Just because you have left the world of formal employment to become a contractor does not mean that you don’t need a high impact CV. Similar to applying for employee positions, you will face competition for contractor roles and projects, so having a CV that stands out is crucial.
Most recruiters look at hundreds of CVs, and have a sharp eye for quality and organization of the CV. If you make their job easy and display the important information in a succinct and relevant way, your CV will rise to the top.
Here are five tips to make your CV excellent:
1.Tailor it the role
If you are applying for a specific role (rather than submitting a CV an agency to have ‘on file’) then it is wise to customize it for the position or project. You are basically marketing your services, and you need to tailor your CV to fit the role or skills needed. Identify the work experience that you have on similar projects and list those first, especially if they were recent jobs.
The rest of your work history (beyond the past 12 months) can be summarized, giving the reader exactly what they need to include you as a top candidate.
2. Highlight your skills
It may seem obvious to highlight your key skills and experience, but if you are used to writing an ‘employee’ CV you might make the mistake of listing unrelated experience and skills in a timeline format. The contractor CV requires a new approach, that considers the type of work, project needs and skills required.
Make it easy for the reader to know exactly what you do and how well. Simple assertive sentences that list your skills are preferable to vague and lengthy descriptions.
As this article describes very well, “Put all the good stuff on the first page. Recruiters decide within 6 seconds if your CV is worth reading to the end so make sure they know by half way down the first page that you have what they need. The best way to do this is to have a ‘key skills’ section where you summarize your skills.”
- Experience vs Education
Experience is more important than education for contractors, and the university you attended or awards are often of passing interest and wont be enough to get you the job. Sure, you want to mention your degrees and area of study, but after the skills section to connect it to your academic background.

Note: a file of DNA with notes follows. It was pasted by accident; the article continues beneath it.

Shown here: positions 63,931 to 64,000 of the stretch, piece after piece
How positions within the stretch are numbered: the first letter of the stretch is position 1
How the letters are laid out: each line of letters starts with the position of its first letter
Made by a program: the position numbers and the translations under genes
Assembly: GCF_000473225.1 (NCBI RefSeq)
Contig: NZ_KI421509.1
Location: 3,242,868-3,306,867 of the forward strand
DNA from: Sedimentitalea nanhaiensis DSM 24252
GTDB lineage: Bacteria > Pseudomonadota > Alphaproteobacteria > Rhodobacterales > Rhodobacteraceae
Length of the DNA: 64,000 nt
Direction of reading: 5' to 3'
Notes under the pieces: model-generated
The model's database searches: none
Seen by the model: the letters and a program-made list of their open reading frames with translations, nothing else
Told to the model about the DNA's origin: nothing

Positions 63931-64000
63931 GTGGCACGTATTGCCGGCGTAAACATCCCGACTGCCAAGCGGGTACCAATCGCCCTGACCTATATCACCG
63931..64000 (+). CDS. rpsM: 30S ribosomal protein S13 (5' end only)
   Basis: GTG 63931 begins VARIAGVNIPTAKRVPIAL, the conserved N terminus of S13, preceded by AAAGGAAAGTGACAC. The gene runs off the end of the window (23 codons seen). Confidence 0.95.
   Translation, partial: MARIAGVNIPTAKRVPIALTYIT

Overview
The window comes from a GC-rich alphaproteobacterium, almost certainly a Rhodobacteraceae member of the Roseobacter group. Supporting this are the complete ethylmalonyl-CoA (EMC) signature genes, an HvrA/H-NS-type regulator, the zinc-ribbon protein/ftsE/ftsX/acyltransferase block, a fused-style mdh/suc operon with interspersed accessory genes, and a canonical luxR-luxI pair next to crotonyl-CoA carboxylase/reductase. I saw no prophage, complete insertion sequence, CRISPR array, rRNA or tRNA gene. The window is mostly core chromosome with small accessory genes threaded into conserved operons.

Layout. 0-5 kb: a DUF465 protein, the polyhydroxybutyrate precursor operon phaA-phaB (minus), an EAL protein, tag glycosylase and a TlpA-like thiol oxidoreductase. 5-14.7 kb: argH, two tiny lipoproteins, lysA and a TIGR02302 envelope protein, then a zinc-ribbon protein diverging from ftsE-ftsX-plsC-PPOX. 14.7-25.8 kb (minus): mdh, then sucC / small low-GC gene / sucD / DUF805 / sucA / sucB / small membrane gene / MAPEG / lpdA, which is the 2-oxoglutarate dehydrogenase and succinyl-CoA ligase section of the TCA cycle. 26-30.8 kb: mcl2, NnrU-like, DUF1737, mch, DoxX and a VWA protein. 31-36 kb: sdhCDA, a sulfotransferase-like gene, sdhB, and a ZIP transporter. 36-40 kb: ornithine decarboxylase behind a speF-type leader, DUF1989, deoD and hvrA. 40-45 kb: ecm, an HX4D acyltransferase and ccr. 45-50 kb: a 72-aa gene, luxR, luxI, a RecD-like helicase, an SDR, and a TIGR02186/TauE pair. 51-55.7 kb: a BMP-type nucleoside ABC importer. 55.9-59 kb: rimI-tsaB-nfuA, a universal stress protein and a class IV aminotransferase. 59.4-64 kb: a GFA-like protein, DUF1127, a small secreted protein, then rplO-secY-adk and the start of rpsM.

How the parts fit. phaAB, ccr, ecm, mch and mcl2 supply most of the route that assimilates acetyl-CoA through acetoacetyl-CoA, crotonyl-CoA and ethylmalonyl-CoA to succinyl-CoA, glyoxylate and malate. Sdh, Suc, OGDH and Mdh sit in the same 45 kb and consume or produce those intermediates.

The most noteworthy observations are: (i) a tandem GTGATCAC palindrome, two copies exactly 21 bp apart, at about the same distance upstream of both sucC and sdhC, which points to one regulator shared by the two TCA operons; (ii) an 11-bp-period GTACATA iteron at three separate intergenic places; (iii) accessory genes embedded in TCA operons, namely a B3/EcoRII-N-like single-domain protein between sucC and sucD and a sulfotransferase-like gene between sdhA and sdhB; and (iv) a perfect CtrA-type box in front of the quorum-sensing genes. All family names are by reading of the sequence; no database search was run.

- Project and Job Numbers
Share the number of projects or jobs that you have worked, to illustrate that you have been hired multiple times with successful outcomes. It is better to have numerous projects with a single client, showing that they rehired you over and over. Isolated, one-time projects with no rehires may be a red flag for some recruiters.
3. Quality, not quantity
CVs that are too long generally wont be read, and your key skills and experience may get lost in the pages. Be as succinct as possible, and try to keep the CV to two pages maximum for easy reading and access to important information.
Formatting may seem like an unimportant detail, but creating a visually appealing and readable CV will demonstrate you approach to work and awareness of the recruitment process. Using too small a font, long paragraphs, lack of sub-sections and bullets and poor organization might put your CV in the reject pile as just too much effort to read.
You can use either a PDF file or Word document, and it may be a good idea to do both since some recruitment agencies will want to put a digital copy in their CRM system.
5. Get a second opinion
Before you send out your CV you should let someone else take a look at it. Often, we have blind spots when it comes to presenting our skills and background. A neutral third party may be able to point out inconsistencies, redundant information or simple mistakes in the CV.
These tips should help you craft a compelling contractor CV, that you can customize and use for multiple job applications, and is easily updated as you complete new projects.